Illinois gets married to equality

Illinois gets married to equality
By Tom Cicero
tomonthetorch@gmail.com

An unexpected victory for same-sex couples in Illinois was achieved last Thursday when the House passed the Religious Freedom and Marriage Fairness Act. The passing of the bill marks Illinois as the 15th state to legalize same-sex marriage.
Throughout the entire process of gaining support for the bill, Gov. Pat Quinn promised to sign it once it reached his office. He will follow through on that promise Nov. 20.
In an official statement last Tuesday, Quinn said, “Today, the Illinois House put our state on the right side of history. Illinois is a place that embraces all people, and today we are an example for the nation.”
Since Democrats hold the majority in the House, the Senate and the governor’s office, many seemed hopeful that the bill would pass sooner, as most Democrats are in support of same-sex marriage. Many also expected that the vote on the bill would be pushed until next year, when the appropriate support would be in place to get it passed.
The decision came, however, after more than a two hour-long debate among lawmakers. Various supporters referenced Barack Obama and Martin Luther King Jr. as beacons for equality and civil rights in their arguments.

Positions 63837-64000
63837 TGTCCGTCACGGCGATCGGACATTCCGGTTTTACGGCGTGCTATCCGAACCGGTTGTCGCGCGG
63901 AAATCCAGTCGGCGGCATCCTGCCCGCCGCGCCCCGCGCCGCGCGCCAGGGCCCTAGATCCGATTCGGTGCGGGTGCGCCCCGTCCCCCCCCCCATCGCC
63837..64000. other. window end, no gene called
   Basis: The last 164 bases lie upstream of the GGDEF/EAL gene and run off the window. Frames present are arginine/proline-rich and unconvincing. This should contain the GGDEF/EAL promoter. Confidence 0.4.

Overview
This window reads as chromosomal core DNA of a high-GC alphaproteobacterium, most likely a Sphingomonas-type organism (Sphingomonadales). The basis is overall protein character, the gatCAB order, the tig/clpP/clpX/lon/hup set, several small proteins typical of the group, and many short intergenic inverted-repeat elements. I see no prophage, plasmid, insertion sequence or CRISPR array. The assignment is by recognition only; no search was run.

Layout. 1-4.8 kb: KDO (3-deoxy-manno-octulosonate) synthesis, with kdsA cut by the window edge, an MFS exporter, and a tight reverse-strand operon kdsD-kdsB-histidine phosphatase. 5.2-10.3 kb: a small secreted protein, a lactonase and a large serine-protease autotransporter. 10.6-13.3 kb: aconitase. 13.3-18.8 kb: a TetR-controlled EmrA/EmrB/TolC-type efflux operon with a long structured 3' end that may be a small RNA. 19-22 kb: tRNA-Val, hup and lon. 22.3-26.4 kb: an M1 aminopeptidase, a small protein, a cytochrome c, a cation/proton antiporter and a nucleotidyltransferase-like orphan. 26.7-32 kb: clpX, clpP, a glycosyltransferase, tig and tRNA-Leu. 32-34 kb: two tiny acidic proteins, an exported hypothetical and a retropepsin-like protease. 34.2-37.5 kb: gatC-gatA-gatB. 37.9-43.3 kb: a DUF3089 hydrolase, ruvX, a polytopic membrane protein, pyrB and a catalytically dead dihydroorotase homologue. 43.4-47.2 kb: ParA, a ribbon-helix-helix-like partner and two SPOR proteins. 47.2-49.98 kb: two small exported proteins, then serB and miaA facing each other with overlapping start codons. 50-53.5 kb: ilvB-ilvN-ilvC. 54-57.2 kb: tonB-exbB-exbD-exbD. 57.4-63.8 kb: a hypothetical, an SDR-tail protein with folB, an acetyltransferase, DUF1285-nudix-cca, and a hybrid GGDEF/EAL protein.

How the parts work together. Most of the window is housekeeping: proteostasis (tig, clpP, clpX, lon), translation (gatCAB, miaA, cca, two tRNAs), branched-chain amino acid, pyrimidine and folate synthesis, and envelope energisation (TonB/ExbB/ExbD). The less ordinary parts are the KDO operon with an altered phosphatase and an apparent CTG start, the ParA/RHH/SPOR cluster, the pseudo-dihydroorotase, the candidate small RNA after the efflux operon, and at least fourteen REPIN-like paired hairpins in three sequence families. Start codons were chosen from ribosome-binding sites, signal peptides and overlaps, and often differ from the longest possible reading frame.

On the opposing side of the bill were religious leaders and some Republicans from the House, including Rep. Tom Morrison, R-Palatine.
Morrison said that this bill had “far-reaching implications in our society,” and was disrupting the traditional sanctity of marriage.
With an openly gay president, and with the university’s focus being social justice, many at Roosevelt University felt that it was about time the bill was passed.
Claudia Remy, a sophomore who attended the March on Springfield, shared her thoughts on the matter.
“[The passing of the bill] means that the people who have been denied the rights to so many good things because of the prejudice of others finally get what they deserve,” Remy said. “It makes me feel like the march really made a difference and opened the eyes and the ears of our lawmakers. As for what happens next, I don’t know, but at this point it’s only good things left.”

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